Right now, five or six companies serve the majority of Great Britain in addition to the U.S. ones. Because many of the storage companies are fairly large, they are publicly traded in Great Britain. It is possible to invest in self-storage in Britain and Europe by purchasing shares of stock instead of finding a local partner. If you have considerable funds to invest, you can ask an established U.S. company about its activities.
Another factor that will further enhance the self-storage industry is a growing trend for residential moves to be carried out as do-it-yourself projects, not by removalists. Removalists currently account for more than 70 percent of the residential moves in the United Kingdom. They obviously want to capture the storage side of any move.
Aggressive marketing by all operators across the United Kingdom and within selected metro areas in Europe benefits all existing and future stores. Customer awareness will further increase demand. The stores in London I visited last year are at the standards of most of the modern U.S. facilities. I am also impressed by the quality of the managers. Clearly, U.K. owners recognize quality customer service must be a hallmark for their stores.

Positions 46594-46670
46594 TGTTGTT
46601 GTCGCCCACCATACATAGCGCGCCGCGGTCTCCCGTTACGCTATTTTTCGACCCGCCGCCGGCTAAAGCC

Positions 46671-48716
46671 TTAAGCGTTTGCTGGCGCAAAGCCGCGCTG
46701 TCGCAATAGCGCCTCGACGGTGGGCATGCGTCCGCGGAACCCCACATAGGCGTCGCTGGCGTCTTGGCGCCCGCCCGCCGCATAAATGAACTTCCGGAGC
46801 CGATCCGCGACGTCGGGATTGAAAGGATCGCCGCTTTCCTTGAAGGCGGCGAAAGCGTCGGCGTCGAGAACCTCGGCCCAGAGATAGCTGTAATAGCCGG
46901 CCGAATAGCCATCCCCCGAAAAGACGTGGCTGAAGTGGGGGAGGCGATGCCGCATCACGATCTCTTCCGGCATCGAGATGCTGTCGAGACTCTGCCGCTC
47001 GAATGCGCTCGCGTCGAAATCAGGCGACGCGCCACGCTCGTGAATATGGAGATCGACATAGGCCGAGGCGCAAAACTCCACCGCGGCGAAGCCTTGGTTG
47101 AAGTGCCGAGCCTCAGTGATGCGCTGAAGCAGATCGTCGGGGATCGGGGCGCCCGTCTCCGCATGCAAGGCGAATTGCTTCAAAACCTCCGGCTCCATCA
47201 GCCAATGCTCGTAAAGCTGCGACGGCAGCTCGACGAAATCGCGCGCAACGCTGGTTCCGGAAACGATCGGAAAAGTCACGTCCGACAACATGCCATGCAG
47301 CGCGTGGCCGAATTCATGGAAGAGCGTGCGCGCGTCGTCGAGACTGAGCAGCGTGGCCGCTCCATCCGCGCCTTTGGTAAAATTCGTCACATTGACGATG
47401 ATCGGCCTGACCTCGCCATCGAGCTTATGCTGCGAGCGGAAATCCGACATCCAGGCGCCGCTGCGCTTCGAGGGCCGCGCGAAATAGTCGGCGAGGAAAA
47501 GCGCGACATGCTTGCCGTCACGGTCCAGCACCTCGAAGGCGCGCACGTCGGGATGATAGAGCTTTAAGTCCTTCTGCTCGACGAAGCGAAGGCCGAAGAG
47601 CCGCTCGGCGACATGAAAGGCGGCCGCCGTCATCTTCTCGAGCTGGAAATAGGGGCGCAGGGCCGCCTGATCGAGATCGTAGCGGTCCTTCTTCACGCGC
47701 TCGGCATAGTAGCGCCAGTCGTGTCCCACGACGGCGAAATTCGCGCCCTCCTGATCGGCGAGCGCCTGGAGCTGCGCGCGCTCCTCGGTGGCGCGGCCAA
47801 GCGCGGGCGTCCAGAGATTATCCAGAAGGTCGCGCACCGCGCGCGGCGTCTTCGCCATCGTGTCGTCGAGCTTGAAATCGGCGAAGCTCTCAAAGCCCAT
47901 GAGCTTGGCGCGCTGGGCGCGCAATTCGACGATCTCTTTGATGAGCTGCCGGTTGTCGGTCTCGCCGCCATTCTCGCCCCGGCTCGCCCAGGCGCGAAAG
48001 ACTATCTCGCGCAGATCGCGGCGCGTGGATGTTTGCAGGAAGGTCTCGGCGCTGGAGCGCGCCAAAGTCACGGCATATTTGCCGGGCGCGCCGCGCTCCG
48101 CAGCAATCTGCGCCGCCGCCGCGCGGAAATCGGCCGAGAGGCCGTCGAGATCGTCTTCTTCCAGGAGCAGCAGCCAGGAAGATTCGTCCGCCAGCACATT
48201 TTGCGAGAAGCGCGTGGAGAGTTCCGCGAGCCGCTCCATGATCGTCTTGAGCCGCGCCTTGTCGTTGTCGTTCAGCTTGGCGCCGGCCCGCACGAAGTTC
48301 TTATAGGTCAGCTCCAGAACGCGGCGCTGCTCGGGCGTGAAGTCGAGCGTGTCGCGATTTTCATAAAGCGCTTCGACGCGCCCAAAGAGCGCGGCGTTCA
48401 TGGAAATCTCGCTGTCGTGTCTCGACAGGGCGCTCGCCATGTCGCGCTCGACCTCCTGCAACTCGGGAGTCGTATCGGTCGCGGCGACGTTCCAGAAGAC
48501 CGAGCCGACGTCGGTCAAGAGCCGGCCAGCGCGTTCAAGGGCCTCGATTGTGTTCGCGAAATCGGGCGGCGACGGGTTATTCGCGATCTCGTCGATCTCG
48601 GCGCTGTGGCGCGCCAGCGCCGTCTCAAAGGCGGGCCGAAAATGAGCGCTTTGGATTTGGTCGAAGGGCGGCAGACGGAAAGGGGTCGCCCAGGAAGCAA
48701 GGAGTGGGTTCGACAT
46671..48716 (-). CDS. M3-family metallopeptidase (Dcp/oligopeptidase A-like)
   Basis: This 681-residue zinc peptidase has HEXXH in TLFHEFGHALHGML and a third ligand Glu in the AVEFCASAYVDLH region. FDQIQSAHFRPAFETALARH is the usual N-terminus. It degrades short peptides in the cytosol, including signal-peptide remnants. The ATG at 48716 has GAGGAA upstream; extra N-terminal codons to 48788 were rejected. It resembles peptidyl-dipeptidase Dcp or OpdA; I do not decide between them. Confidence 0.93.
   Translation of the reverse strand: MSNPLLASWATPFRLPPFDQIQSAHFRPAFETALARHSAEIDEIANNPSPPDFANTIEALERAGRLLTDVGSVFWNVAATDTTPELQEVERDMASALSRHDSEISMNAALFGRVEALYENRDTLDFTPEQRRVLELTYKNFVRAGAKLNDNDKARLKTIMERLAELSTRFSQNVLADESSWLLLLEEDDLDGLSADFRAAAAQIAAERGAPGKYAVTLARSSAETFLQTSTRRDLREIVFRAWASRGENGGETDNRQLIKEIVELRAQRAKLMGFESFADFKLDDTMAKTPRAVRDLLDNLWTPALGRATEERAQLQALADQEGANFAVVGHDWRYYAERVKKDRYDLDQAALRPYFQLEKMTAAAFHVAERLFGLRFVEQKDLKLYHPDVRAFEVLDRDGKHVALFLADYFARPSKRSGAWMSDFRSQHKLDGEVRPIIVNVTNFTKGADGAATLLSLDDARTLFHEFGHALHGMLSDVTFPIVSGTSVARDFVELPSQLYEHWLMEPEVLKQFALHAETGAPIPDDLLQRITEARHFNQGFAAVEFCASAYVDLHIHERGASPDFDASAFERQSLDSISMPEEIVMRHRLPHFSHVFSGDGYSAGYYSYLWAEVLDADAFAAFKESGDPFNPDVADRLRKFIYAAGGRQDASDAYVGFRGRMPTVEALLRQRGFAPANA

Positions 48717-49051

A final factor is the development of an exit strategy. Until there are buyers willing to purchase established stores, the full return on investment cannot be realized. We will begin to quickly see this as the success of the larger companies is recognized with the real estate investment community in United Kingdom and Europe.
Comments From Wilson